10 Facts About International College Students

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Enrollment of international students at U.S. colleges has reached a record high.

In the last academic year (2013-2014), enrollment of international students at U.S. colleges increased 8% to a record high of 86,052. Here are some highlights from a recent article by The Chronicle of Higher Education:

1.  One-third of the foreign students in 2013-2014 came from China, accounting for nearly 60% of the growth of the foreign student population at American colleges.

2.  The Chinese student demographic in the U.S. has gotten younger. Ten years ago, more than 80% of Chinese students were in graduate school, whereas now the split is closer to 50-50 between undergrad and grad students.

3.  There has even been growth among Chinese high school students studying in the U.S. (about 23,500 students). This means that in the future, a) U.S. colleges will be able to recruit Chinese students from U.S. soil, and b) Chinese college students will have an easier time adjusting culturally and academically to college life in the U.S.

4.   Possible reason for increase in growth of Chinese student population: dissatisfaction with the Chinese school system.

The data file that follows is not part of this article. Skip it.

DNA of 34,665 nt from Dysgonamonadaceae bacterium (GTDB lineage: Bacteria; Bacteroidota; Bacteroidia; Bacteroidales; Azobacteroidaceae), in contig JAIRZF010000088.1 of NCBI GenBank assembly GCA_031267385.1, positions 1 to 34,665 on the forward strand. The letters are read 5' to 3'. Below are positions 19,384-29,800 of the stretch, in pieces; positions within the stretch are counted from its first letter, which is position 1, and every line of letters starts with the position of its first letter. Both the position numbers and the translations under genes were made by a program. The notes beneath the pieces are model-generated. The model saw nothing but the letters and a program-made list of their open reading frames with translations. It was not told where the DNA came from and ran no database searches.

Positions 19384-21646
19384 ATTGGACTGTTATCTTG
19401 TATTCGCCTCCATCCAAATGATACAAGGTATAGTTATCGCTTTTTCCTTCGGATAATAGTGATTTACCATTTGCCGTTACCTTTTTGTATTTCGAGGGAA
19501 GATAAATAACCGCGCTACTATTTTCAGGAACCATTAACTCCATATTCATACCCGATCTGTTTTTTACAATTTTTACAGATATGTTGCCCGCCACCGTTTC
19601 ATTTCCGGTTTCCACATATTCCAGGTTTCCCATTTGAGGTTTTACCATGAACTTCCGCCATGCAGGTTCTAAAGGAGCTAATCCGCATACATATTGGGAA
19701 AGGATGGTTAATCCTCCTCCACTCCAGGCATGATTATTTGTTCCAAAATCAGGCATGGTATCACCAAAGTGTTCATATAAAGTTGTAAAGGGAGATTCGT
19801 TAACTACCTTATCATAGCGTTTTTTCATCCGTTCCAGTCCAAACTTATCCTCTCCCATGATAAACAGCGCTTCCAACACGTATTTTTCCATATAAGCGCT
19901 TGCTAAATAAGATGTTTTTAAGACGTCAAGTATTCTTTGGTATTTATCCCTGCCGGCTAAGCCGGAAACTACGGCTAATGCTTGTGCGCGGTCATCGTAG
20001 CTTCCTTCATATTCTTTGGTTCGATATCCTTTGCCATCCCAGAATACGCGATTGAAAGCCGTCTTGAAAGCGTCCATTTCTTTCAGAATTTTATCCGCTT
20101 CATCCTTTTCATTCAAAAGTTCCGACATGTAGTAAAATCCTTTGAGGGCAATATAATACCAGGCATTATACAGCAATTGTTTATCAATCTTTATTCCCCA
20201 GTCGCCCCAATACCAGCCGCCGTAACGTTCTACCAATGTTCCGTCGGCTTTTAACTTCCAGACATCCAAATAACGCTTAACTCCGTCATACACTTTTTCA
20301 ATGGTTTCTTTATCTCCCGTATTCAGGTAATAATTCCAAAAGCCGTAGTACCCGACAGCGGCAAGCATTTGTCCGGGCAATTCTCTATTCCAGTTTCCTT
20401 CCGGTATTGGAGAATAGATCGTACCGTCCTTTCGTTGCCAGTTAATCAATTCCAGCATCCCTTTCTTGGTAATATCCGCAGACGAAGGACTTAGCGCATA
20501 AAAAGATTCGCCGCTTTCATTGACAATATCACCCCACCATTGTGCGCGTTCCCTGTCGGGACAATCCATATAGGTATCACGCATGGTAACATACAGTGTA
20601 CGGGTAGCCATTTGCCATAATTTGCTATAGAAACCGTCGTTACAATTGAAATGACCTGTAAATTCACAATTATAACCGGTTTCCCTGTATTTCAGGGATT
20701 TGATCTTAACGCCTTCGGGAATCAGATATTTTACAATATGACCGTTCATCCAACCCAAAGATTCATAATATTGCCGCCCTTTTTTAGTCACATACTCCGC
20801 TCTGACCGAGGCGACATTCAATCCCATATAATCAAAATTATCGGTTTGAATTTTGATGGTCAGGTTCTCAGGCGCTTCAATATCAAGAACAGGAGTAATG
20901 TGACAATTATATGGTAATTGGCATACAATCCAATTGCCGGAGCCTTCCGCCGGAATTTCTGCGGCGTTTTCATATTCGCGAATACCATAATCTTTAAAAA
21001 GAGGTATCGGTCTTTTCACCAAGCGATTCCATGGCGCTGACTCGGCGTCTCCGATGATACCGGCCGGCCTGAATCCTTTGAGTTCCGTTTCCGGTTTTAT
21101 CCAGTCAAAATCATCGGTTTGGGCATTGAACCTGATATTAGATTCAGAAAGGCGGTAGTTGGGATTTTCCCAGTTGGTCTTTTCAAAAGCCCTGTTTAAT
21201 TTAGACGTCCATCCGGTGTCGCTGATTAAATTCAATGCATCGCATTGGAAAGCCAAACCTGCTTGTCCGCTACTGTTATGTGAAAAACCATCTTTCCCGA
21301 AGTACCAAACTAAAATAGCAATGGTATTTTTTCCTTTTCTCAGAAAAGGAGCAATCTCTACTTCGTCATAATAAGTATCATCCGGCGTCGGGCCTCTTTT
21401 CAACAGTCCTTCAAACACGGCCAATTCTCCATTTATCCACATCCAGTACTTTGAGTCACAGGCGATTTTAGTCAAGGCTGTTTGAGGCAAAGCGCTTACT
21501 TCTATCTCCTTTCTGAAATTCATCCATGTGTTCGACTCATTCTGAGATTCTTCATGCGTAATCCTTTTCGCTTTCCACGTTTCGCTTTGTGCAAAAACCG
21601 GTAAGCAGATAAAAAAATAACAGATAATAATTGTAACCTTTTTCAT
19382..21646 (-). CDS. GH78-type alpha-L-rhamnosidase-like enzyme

5.   The second largest source of international college students in the U.S. is India, with foreign student volume up 6%.

6.  Possible reason for increase in growth of Indian student population: a stronger rupee, making overseas study more affordable. Many of the Indian students attending university in the U.S. were recruited from other countries where Indian families work or study.

7.   The countries with the largest percentage growth in foreign students were Kuwait (43%), Brazil (22%), and Saudi Arabia (21%), all three of which have large government-sponsored scholarship programs in place to send students abroad (and pay in full for their studies). This makes them very attractive to American universities.

8.   Most of the Saudi and Kuwaiti students who study abroad go to the U.S. (86% and 68% respectively), compared to just under 50% of Brazilians.